The Continuity of Care Record (CCR) is a core data set of the most relevant administrative, demographic, and clinical information facts about a patient's healthcare, covering one or more healthcare encounters. It provides a means for one healthcare practitioner, system, or setting to aggregate all of the pertinent data about a patient and forward it to another practitioner, system, or setting to support the continuity of care. The primary use case for the CCR is to provide a snapshot in time containing the pertinent clinical, demographic, and administrative data for a specific patient. To ensure interchangeability of electronic CCRs, this specification specifies XML coding that is required when the CCR is created in a structured electronic format. Conditions of security and privacy for a CCR instance must be established in a way that allows only properly authenticated and authorized access to the CCR document instance or its elements. The CCR consists of three core components: the CCR Header, the CCR Body, and the CCR Footer.
1.1 The Continuity of Care Record (CCR) is a core data set of the most relevant administrative, demographic, and clinical information facts about a patients healthcare, covering one or more healthcare encounters.² It provides a means for one healthcare practitioner, system, or setting to aggregate all of the pertinent data about a patient and forward it to another practitioner, system, or setting to support the continuity of care.
1.1.1 The CCR data set includes a summary of the patients health status (for example, problems, medications, allergies) and basic information about insurance, advance directives, care documentation, and the patients care plan. It also includes identifying information and the purpose of the CCR. (See 5.1 for a description of the CCRs components and sections, and Annex A1 for the detailed data fields of the CCR.)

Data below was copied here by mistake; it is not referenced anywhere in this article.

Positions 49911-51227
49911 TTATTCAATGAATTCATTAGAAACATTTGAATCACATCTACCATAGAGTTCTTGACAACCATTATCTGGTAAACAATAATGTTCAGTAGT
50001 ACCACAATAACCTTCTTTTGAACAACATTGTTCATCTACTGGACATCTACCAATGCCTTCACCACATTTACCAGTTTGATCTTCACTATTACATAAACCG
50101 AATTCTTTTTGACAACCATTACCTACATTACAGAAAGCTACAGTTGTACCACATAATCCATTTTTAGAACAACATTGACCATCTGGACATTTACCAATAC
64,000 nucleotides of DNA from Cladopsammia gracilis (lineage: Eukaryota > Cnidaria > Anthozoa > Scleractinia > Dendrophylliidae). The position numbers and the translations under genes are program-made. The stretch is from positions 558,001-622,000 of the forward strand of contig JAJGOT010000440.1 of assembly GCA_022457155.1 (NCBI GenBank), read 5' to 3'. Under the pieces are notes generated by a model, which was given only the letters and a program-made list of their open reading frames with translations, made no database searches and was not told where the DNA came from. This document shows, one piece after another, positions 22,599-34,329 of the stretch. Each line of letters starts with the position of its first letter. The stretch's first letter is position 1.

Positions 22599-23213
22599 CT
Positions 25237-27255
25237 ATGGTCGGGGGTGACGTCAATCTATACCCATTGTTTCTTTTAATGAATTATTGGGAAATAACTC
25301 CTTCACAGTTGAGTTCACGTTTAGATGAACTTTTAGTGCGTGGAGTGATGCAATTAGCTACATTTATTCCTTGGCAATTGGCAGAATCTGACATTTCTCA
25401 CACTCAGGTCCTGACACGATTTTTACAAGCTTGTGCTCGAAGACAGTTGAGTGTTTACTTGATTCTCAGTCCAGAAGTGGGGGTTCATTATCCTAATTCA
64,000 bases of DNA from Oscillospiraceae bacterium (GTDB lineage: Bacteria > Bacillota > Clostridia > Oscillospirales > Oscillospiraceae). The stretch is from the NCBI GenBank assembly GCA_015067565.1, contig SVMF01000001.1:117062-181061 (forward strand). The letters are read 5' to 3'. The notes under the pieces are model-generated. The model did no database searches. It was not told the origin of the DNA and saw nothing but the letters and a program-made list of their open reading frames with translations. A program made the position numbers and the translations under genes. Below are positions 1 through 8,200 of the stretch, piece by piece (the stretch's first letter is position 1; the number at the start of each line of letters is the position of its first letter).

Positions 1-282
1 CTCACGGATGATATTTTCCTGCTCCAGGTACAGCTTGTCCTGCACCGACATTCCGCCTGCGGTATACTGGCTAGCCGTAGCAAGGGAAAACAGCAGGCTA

1.1.2 The CCR may be prepared, displayed, and transmitted on paper or electronically, provided the information required by this specification is included. When prepared in a structured electronic format, strict adherence to an XML schema and an accompanying implementation guide is required to support standards-compliant interoperability. The Adjunct³ to this specification contains a W3C XML schema and contains an Implementation Guide for such representation.
1.2 The primary use case for the CCR is to provide a snapshot in time containing the pertinent clinical, demographic, and administrative data for a specific patient.
1.2.1 This specification does not speak to other use cases or to workflows, but is intended to facilitate the implementation of use cases and workflows. Any examples offered in this specification are not to be considered normative.&sup4;
1.3 To ensure interchangeability of electronic CCRs, this specification specifies XML coding that is required when the CCR is created in a structured electronic format.&sup5; This specified XML coding provides flexibility that will allow users to prepare, transmit, and view the CCR in multiple ways, for example, in a browser, as an element in a Health Level 7 (HL7) message or CDA compliant document, in a secure email, as a PDF file, as an HTML file, or as a word processing document. It will further permit users to display the fields of the CCR in multiple formats.
1.3.1 The CCR XML schema or .xsd (see the Adjunct to this specification) is defined as a data object that represents a snapshot of a patients relevant administrative, demographic, and clinical information at a specific moment in time. The CCR XML is not a persistent document, and it is not a messaging standard.
Note 1—The CCR XML schema can also be used to define an XML representation for the CCR data elements, subject to the constraints specified in the accompanying Implementation Guide (see Annex A2).